Boeing forks over $160 million to Alaska Airlines to make up for the January door-plug incident—and more payments are expected

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boeing-forks-over-$160-million-to-alaska-airlines-to-make-up-for-the-january-door-plug-incident—and-more-payments-are-expected
Boeing forks over $160 million to Alaska Airlines to make up for the January door-plug incident—and more payments are expected

Boeing handed over $160 million to Alaska Airlines to make up for the carrier’s losses after a January incident in which a door plug flew off one of its Boeing planes. 

The airplane manufacturer’s cash disbursement to Alaska Airlines was an initial payment to make up for the equivalent of its losses in “Q1 pretax profit, primarily comprising lost revenues, costs due to irregular operations, and costs to restore our fleet to operating service,” according to an SEC filing by the airline Thursday.

Alaska Airlines said Boeing’s multimillion-dollar payment was just the beginning and “additional compensation is expected to be provided beyond Q1,” although it didn’t disclose how much or when.

Following the door-plug incident in January, Alaska Airlines grounded its fleet of 65 Boeing 737-9 Max airplanes. The Federal Aviation Administration later temporarily grounded more than 170 of the planes across airlines as the National Transportation Safety Board launched an investigation. Most are now back in service.

Following the door-plug incident, a string of failures with components of Boeing planes attracted the ire of its customers and scrutiny from regulators. Last month, the company’s CEO, Dave Calhoun, said he would step down at the end of the year.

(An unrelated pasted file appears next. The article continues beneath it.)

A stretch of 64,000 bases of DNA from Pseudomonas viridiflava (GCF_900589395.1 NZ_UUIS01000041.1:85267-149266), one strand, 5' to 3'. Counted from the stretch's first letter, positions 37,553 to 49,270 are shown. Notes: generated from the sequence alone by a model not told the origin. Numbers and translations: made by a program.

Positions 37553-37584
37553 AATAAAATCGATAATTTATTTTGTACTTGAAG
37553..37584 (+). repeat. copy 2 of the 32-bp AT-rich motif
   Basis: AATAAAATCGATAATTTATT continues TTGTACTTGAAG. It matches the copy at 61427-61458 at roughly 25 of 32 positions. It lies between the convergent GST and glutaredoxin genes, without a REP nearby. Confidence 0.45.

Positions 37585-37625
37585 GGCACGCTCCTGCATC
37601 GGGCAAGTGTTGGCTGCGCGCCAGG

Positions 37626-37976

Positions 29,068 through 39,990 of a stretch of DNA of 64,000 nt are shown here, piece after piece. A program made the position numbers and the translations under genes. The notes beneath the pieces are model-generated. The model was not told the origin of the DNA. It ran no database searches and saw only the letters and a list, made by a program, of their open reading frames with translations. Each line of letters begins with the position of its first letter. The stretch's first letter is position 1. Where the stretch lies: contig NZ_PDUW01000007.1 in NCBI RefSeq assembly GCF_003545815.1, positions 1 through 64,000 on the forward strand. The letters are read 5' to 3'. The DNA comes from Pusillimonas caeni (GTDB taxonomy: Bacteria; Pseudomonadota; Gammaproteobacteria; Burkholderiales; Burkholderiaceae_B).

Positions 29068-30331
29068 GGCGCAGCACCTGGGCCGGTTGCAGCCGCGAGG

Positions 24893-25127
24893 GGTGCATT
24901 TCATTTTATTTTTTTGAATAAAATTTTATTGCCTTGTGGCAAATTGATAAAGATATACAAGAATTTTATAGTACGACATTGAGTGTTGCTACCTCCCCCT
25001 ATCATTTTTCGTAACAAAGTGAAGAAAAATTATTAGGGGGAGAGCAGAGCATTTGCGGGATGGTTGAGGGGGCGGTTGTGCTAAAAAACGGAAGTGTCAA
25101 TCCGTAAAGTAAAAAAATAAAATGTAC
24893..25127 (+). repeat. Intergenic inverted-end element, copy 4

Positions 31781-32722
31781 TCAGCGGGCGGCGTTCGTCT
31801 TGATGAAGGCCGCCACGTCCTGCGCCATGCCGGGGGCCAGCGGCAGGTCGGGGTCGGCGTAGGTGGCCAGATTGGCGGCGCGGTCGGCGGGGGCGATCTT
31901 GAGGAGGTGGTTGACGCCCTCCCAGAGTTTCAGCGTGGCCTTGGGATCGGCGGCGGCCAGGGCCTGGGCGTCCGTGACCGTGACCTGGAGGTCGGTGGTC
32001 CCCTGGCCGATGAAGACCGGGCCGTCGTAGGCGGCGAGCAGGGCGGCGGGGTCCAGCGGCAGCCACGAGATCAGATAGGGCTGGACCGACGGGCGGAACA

Boeing still has work to do before it can regain its customers’ trust. Alaska Airlines’ CEO, Ben Minicucci, said in an interview following the January incident that he was “angry” at Boeing and demanded it improve its manufacturing process. Minicucci added that an inspection by the FAA found that many of the airline’s grounded 737-9 Max planes had “loose bolts.” 

Another airline and one of Boeing’s biggest customers, United, has said it may ask its pilots to take unpaid time off next month because Boeing is so late in delivering its new planes. The airline’s CEO had previously said he was “disappointed” with Boeing and was looking to its Europe-based rival Airbus as an alternative.

Meanwhile, Boeing is looking for a new CEO to right the ship as its stock faces a 27% collapse since the start of the year.

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